Many have been the studies throughout the years putting in evidence the risks of smoking, and secondhand smoking. Smoking harms your organs, from heart disease, cancer, diabetes, among many others. Cigarette smoking is the leading cause of preventable death in the United States. It causes more than 480,000 deaths each year. That is nearly 1 in 5 deaths, or 1,300 deaths every day. In Florida alone, cigarette smoking is responsible for 32,300 deaths every year. 1,2,3
All major health organizations channel a great deal of resources to community education, policies, and support to encourage smoke-free communities, along with many civil organizations.
Smoke-free communities are communities in which smokers are not allowed inside the building or any common area, limiting smoking for assigned areas.
According to the U.S. Centers for Disease Control and Prevention, smoke-free policies have helped smokers and nonsmokers alike4. The benefits of banning smoking in your community include5:
- Protecting nonsmokers from the side effects of secondhand smoke.
- Increased smoking cessation among tobacco users.
- Preventing nonsmoking individuals from picking up the habit.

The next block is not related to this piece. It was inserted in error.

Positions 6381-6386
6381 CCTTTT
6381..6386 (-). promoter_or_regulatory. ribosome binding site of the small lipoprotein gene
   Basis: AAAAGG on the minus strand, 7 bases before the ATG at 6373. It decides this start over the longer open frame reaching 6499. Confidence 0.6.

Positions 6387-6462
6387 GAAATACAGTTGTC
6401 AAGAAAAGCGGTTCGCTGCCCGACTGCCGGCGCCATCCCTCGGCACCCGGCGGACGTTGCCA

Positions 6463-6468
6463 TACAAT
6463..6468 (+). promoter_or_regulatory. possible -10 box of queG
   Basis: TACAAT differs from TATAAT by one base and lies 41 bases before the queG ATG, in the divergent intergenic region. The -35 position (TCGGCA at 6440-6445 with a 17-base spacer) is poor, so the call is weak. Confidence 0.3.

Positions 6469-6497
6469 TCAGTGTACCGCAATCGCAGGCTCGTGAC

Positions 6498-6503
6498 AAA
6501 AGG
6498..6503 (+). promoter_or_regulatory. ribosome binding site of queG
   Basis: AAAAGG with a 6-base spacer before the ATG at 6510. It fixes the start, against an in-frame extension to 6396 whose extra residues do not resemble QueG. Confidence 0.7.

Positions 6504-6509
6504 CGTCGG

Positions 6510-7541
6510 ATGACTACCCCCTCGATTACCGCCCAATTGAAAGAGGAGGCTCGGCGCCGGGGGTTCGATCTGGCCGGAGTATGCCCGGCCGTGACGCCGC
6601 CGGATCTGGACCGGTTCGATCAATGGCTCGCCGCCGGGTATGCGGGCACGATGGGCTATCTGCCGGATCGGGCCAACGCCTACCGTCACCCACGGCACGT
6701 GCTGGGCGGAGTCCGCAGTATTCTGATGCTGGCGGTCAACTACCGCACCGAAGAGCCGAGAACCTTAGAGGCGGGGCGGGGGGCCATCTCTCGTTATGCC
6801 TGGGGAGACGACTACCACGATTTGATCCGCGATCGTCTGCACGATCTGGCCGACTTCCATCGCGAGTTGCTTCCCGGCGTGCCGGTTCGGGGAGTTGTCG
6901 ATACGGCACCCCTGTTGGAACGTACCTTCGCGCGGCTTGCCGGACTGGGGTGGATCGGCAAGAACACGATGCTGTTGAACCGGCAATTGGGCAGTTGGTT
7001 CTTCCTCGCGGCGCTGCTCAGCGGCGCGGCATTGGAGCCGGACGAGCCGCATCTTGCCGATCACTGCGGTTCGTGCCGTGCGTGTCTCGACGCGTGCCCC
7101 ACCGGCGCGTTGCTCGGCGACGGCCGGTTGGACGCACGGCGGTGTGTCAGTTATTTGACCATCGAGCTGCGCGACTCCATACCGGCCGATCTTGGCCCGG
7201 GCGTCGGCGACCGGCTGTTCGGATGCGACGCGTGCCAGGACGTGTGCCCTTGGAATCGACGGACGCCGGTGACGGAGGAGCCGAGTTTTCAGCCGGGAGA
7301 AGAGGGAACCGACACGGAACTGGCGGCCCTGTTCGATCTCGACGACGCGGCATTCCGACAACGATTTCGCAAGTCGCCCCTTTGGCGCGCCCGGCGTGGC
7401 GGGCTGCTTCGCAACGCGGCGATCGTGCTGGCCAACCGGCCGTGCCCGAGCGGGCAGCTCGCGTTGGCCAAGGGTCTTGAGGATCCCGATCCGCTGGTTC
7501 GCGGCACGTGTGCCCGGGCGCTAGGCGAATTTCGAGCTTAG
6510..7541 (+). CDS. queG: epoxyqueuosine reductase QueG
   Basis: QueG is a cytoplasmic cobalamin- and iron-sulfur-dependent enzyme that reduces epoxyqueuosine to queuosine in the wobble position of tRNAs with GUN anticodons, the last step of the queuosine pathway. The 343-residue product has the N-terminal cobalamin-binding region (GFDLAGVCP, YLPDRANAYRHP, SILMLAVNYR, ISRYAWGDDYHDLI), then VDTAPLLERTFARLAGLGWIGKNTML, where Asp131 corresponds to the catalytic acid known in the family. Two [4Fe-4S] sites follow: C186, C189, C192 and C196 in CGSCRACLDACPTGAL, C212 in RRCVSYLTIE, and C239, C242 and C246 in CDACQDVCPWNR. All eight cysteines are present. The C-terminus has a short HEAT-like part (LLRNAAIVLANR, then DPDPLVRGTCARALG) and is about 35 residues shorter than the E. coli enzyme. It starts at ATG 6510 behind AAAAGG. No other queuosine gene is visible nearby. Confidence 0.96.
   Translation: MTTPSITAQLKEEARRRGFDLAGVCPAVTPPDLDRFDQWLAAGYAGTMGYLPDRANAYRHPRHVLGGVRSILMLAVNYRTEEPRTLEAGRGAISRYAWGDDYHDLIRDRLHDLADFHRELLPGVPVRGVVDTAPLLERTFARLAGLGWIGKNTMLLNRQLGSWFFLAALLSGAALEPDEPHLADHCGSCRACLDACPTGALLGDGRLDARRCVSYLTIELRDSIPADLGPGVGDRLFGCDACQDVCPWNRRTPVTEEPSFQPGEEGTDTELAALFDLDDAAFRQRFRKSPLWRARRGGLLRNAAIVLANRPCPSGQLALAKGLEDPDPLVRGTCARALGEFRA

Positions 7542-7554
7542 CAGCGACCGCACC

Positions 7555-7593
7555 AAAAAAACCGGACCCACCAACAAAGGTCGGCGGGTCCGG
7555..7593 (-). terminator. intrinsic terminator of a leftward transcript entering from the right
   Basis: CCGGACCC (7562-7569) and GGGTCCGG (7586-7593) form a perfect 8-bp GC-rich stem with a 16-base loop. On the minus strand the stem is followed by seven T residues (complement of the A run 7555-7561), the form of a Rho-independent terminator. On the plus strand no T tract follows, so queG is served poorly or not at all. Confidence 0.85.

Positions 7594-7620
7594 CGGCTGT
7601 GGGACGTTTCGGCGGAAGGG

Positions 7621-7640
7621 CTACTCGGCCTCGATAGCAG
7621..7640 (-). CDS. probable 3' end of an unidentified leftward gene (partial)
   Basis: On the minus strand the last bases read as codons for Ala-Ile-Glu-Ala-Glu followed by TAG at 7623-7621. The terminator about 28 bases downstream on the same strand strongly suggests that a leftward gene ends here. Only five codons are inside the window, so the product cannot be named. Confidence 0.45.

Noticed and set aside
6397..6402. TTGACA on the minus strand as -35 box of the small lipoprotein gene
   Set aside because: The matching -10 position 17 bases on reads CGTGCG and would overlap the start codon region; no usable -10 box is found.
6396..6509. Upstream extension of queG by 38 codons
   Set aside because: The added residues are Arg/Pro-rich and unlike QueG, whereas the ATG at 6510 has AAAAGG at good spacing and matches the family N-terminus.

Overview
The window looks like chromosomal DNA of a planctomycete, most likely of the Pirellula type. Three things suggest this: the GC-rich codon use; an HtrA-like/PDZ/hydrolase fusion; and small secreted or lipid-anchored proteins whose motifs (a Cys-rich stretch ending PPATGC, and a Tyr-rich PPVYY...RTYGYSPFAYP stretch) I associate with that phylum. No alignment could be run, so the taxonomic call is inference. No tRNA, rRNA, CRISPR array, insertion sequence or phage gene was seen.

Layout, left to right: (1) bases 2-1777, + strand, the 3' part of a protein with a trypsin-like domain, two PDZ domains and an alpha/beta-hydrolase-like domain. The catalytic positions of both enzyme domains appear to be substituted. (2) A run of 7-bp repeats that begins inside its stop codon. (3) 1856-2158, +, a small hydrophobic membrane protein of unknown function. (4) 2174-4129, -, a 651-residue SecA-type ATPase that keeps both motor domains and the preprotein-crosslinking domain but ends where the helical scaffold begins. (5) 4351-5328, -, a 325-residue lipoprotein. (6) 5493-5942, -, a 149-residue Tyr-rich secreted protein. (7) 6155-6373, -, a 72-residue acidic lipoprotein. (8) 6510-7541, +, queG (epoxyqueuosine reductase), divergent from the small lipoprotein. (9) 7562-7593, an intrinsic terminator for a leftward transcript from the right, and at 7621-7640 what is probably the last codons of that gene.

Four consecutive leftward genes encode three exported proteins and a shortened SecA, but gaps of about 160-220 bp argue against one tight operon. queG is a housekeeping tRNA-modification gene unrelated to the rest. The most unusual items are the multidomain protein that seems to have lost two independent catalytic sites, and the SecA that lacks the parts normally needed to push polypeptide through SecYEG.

- Cutting employee sick days and medical costs and increasing productivity.
- Improving a business’s image.
- Decreasing the risk of fires and smoke damage to property.
- Lowering office cleaning and maintenance costs.
In an assisted living environment, we believe all the residents benefit from having smoke-free policies.
We would like to remind you that Residential Plaza is a smoke-free community. The decision to be a smoke-free community was made to protect the health of all our constituents (residents, staff, visitors) from the adverse effects of secondhand smoke, a known health hazard associated with lung cancer and heart disease. The decision was also made to protect our community from damage to units and lower the risk of fire.
Considering that our community is the home for our residents, the Administration has created a designated and marked areas (first floor back terrace) as smoking areas. Please use these areas accordingly.
1 U.S. Department of Health and Human Services. The Health Consequences of Smoking—50 Years of Progress. A Report of the Surgeon General. Atlanta: U.S. Department of Health and Human Services, Centers for Disease Control and Prevention, National Center for Chronic Disease Prevention and Health Promotion, Office on Smoking and Health, 2014 [accessed 2019 July 10].
2 Jha P, Ramasundarahettige C, Landsman V, Rostrom B, Thun M, Anderson RN, McAfee T, Peto R. 21st Century Hazards of Smoking and Benefits of Cessation in the United States. New England Journal of Medicine, 2013;368(4):341–50 [accessed 2019 July 10].
3 Centers for Disease Control and Prevention. QuickStats: Number of Deaths from 10 Leading Causes—National Vital Statistics System, United States, 2010. Morbidity and Mortality Weekly Report 2013:62(08);155. [accessed 2019 July 10].